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Aggressive Deer Dissuasion: Effective Solutions

Population dynamics of deer and consequences of hunting

Deer authority, Rory Putnam explains in the Natural History of Deer, that deer, like other animals, can regulate their number even in the absence of predators. Increases and decreases in the density of deer in a given area trigger biological and behavioral changes that regulate deer numbers. For example, if a large number of deer are removed by culling or hunting, the remaining animals reveal compensatory rebound. Younger than normal deer breed, mature does give birth to a larger than normal number of fawns, and with less density a population vacuum is created into which other deer will move. The end result is that in an area where deer are hunted or culled, deer reproduction increases and mortality decreases.

These biological and behavioral changes are reversed in conditions of high deer density. Fewer than normal fawns breed, mature does may not come into estrus every year as they do under less dense conditions, and therefore do not reproduce every year. Those does who do breed will have single births rather than the usual twins or even triplets. In areas of high deer population density, competition increases and the mortality rate of the young increases. Concurrently, fertility decreases and deer leave the area in search of better conditions. This is how stable deer herds exist in a number of parks, wildlife preserves and large tracts of private property where there is no hunting.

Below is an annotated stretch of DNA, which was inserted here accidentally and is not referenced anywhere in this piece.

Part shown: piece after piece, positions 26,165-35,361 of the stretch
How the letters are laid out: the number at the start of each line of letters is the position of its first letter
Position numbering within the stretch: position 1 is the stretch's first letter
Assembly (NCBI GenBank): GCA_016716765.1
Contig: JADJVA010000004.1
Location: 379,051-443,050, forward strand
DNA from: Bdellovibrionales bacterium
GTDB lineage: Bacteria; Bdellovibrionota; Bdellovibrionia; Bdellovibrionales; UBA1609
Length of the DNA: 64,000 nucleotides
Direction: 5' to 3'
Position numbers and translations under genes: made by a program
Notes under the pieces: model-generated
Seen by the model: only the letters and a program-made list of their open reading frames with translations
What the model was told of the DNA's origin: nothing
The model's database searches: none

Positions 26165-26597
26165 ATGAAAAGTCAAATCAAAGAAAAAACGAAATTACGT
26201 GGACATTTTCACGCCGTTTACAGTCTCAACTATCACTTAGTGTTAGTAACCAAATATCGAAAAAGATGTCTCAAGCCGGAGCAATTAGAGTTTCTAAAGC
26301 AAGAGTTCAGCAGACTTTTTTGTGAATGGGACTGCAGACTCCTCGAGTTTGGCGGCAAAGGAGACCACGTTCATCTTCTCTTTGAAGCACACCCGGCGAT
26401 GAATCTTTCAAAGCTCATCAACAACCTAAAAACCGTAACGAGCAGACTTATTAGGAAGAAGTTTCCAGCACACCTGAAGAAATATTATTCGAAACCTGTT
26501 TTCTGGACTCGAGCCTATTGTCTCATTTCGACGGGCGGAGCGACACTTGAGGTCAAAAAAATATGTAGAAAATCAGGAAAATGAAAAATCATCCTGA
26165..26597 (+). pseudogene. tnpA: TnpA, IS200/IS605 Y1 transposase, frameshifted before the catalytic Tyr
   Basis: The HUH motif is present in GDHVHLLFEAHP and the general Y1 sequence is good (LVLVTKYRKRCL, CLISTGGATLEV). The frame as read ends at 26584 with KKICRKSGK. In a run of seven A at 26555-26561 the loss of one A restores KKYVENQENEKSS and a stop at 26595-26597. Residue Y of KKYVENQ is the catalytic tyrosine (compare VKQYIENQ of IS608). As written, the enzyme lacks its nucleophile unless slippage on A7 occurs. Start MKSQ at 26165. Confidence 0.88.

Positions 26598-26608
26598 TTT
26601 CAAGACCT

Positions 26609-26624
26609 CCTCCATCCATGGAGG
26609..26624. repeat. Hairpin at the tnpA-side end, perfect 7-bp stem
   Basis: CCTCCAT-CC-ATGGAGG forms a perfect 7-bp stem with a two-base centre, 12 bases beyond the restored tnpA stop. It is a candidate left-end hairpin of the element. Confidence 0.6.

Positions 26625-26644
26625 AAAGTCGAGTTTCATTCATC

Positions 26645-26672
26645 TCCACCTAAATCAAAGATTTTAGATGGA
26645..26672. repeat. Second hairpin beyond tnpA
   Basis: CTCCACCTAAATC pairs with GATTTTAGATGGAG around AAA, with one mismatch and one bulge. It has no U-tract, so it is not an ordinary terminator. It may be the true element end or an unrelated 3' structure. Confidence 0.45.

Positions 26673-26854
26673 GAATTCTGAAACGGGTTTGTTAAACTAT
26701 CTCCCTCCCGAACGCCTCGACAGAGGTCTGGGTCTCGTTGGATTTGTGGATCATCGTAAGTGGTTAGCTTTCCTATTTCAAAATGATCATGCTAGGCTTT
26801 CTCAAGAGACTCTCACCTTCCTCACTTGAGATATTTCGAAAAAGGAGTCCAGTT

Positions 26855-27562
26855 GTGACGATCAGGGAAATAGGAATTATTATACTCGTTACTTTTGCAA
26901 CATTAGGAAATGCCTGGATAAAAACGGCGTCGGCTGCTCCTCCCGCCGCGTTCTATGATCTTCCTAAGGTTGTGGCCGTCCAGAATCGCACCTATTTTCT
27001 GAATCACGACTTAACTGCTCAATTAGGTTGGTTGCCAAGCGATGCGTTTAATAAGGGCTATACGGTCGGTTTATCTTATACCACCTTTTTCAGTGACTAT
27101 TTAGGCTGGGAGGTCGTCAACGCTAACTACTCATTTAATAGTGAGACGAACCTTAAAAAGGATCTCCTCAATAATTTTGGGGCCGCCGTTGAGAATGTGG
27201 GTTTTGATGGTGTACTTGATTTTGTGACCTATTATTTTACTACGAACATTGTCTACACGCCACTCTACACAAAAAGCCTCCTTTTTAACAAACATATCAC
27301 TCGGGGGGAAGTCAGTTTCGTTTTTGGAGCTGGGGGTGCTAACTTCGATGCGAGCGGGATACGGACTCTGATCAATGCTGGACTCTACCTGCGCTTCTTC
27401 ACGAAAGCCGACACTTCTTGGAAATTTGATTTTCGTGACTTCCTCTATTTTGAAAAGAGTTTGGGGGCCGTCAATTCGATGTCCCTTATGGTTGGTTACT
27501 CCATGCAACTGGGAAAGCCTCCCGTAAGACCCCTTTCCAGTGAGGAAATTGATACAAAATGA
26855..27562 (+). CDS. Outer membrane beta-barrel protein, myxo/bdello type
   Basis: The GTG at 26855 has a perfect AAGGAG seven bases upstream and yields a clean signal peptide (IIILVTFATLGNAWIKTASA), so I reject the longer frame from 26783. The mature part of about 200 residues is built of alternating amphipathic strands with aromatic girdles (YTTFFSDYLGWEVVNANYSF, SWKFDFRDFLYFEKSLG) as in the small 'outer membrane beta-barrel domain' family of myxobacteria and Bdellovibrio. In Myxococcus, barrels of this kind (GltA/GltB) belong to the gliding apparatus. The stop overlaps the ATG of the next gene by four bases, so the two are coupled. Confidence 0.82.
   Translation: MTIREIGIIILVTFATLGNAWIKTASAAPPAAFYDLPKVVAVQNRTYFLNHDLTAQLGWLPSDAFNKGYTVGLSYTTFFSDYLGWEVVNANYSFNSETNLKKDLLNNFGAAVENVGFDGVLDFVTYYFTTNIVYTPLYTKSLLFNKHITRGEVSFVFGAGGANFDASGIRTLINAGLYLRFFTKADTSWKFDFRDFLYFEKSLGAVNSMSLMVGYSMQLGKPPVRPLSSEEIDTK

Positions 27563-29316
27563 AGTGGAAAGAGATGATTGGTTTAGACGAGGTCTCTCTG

Understanding the population dynamic of the white tail deer reveals it is not necessary to cull deer to keep their numbers from constantly increasing and why it is mistaken to believe that the lack of predators will allow the herd to increase to destructive numbers.

The increase in deer population is a direct result of state game management practices that have routinely encouraged the killing of large number of bucks, while leaving disproportionately more does, further exacerbating compensatory rebound. These unnatural conditions push the reproductive capacity of the deer herd to its maximum, which is in keeping with the apparent goals of state wildlife management agencies: to provide living targets for hunters. [photo: hunter kill]

Go on to: Solutions for isolated deer populations

Wildlife Watch, Inc.
(845) 256-1400
wildwatch@verizon.net
www.wildwatch.org  

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